Bio:

Salama Nasib holds a Bachelor's degree in Visual Art from Zayed University. She has exhibited at local and international venues, including Tashkeel, Ara Gallery and Rira Gallery, as well as at the Venice Biennale, The Meridian International Centre in Washington DC, and The Printmaking Centre of New Jersey. Nasib has established herself as a successful emerging Emirati artist, specifically in printmaking. She has been part of the inaugural batch of the Salama Emerging Artist fellowship, provided by the Salama bint Hamdan Al Nahyan Foundation and in collaboration with Rhode Island School of Design. In addition, Nasib has been the guest artist of Past Forward: Exhibitions from the UAE, hosted in East Lansing (Michigan) in USA, as the fifth destination of the touring exhibition. Nasib also worked as a Studio Coordinator at Tashkeel where she stayed abreast of the latest Emirati art trends while managing seven studios, organising artistic and collaborative workshops, and co-curating upcoming exhibitions. Nasib is currently a full-time artist living in Dubai, United Arab Emirates.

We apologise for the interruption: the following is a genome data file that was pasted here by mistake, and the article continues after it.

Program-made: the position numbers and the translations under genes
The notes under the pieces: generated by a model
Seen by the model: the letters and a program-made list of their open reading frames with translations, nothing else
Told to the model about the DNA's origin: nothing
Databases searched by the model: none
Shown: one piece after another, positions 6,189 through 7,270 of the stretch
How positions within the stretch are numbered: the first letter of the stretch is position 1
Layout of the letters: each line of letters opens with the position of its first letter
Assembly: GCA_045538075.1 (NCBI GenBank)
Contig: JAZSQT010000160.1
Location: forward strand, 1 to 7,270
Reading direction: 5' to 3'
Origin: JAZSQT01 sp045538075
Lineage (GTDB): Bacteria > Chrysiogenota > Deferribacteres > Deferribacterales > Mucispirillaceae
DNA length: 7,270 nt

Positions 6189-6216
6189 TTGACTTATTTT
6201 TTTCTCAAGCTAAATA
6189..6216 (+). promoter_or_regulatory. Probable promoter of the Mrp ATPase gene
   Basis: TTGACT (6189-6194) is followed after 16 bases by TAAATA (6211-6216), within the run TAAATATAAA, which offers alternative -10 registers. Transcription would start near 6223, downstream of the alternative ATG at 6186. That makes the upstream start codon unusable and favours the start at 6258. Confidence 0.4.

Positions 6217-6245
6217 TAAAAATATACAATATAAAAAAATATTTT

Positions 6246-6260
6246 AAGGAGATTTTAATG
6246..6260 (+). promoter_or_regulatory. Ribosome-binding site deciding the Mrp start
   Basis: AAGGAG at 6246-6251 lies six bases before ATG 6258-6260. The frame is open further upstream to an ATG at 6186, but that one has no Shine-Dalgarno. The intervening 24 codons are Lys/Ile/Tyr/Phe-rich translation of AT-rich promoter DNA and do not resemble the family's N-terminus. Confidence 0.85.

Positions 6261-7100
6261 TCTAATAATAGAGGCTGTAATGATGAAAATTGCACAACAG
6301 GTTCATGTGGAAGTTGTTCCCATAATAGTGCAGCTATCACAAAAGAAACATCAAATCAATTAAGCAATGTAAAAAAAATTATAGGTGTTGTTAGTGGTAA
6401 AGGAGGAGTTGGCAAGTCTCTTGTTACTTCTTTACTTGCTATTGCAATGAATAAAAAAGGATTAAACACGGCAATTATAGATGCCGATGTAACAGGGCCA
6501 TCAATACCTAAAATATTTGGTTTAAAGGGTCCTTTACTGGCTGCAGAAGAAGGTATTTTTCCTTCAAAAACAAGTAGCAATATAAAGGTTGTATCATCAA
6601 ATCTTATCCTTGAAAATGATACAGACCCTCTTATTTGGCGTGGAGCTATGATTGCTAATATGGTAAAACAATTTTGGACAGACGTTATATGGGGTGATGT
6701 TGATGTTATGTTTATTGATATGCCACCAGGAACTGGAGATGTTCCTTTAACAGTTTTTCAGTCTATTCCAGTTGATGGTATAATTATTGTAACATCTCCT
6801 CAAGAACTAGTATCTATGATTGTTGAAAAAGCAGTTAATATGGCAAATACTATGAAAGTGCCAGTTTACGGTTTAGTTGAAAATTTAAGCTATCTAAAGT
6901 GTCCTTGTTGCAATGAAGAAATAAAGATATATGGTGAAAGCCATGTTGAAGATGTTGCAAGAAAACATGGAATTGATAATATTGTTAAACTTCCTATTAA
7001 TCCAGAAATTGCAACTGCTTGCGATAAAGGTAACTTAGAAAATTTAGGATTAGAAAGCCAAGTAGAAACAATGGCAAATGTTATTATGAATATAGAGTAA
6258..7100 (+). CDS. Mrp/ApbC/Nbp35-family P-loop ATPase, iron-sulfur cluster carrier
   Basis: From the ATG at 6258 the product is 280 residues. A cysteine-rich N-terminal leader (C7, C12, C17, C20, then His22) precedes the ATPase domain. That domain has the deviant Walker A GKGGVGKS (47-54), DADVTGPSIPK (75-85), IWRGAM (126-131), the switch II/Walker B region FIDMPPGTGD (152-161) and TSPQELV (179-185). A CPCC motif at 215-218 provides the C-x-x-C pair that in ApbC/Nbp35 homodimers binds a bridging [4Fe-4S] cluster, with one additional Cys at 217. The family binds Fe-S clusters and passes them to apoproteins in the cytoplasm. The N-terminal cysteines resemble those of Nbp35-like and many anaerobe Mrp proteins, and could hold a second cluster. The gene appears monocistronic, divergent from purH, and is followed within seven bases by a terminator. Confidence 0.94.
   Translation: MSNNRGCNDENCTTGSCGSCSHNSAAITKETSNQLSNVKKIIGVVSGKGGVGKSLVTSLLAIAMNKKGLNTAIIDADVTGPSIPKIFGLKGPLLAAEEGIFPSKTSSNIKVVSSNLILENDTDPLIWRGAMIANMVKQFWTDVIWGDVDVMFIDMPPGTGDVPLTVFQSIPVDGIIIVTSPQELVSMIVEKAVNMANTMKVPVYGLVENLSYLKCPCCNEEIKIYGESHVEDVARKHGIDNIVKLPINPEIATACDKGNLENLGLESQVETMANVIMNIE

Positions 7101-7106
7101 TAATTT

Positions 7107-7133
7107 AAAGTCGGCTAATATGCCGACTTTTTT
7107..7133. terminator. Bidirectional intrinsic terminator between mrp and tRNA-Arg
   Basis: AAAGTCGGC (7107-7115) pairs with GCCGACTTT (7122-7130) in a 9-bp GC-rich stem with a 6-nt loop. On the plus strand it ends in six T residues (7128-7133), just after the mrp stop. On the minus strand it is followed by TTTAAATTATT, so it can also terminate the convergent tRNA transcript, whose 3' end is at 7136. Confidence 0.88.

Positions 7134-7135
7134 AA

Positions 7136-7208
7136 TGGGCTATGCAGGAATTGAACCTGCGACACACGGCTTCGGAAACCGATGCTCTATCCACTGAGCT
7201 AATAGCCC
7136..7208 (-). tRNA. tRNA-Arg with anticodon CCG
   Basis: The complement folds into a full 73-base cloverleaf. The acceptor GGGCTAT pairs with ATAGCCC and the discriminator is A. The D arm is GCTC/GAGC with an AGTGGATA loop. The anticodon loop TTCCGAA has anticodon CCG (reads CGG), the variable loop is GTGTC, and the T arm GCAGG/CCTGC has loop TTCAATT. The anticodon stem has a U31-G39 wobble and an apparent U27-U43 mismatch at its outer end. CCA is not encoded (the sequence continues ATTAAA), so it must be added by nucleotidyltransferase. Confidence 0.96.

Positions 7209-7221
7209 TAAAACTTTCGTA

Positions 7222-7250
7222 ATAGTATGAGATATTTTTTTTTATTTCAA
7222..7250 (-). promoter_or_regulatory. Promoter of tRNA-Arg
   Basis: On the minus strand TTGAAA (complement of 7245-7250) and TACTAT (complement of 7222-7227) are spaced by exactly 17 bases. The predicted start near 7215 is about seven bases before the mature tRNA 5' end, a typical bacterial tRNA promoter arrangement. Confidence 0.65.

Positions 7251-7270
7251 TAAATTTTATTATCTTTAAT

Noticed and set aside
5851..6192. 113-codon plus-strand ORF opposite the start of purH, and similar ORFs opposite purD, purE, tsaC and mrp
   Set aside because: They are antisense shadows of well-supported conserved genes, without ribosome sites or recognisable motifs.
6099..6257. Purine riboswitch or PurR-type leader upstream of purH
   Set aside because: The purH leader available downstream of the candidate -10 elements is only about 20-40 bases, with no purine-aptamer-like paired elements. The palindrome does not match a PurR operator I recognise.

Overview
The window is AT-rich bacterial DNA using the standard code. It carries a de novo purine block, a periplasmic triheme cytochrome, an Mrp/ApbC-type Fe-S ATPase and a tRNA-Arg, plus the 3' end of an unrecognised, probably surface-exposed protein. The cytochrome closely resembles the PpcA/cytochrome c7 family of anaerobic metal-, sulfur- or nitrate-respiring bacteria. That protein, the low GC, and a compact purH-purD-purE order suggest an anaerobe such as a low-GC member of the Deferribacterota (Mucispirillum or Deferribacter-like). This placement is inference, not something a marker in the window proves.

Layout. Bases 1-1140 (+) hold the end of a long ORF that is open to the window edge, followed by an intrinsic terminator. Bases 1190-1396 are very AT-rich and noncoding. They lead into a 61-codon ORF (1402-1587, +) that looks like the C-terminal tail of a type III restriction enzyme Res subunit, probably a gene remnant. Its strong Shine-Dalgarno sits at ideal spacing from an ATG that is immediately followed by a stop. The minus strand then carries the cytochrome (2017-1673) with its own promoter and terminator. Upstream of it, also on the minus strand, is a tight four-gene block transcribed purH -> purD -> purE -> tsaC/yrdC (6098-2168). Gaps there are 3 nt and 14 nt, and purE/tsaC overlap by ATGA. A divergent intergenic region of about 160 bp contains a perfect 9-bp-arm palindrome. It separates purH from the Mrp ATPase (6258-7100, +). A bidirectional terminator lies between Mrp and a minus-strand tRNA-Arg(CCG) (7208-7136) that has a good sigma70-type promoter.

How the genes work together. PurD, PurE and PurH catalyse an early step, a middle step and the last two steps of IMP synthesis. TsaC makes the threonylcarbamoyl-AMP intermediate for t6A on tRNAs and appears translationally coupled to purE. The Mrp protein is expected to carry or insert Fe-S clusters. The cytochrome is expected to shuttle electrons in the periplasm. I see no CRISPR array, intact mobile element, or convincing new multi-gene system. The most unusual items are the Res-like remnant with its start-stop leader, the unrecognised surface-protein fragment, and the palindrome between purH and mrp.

Statement:

My work reflects on the constant dialogue between my heart and my brain. This dialogue revolves around the topic of memory, and is typically composed of questions, answers, reflections and imaginative scenarios. There are tangible narratives shown through installation where viewers can interact with the piece and intangible narratives depicted through illustrated pieces usually as drawings or prints on paper. Through my research on the subject of memory I have come to better understanding, and perhaps a realization of how powerful memories are, both obscure and ephemeral at the same time. While pursuing this subject I hope to use printmaking to further investigate similarities and differences between my own stories, my culture, and people whom I will encounter.  I see many similarities between my subject matter and printmaking. Printmaking is about having a surface, creating a mark on it, and then printing multiple times without risking losing the original mark making. This surface – or matrix as referred to in the printmaking world – is often infinite.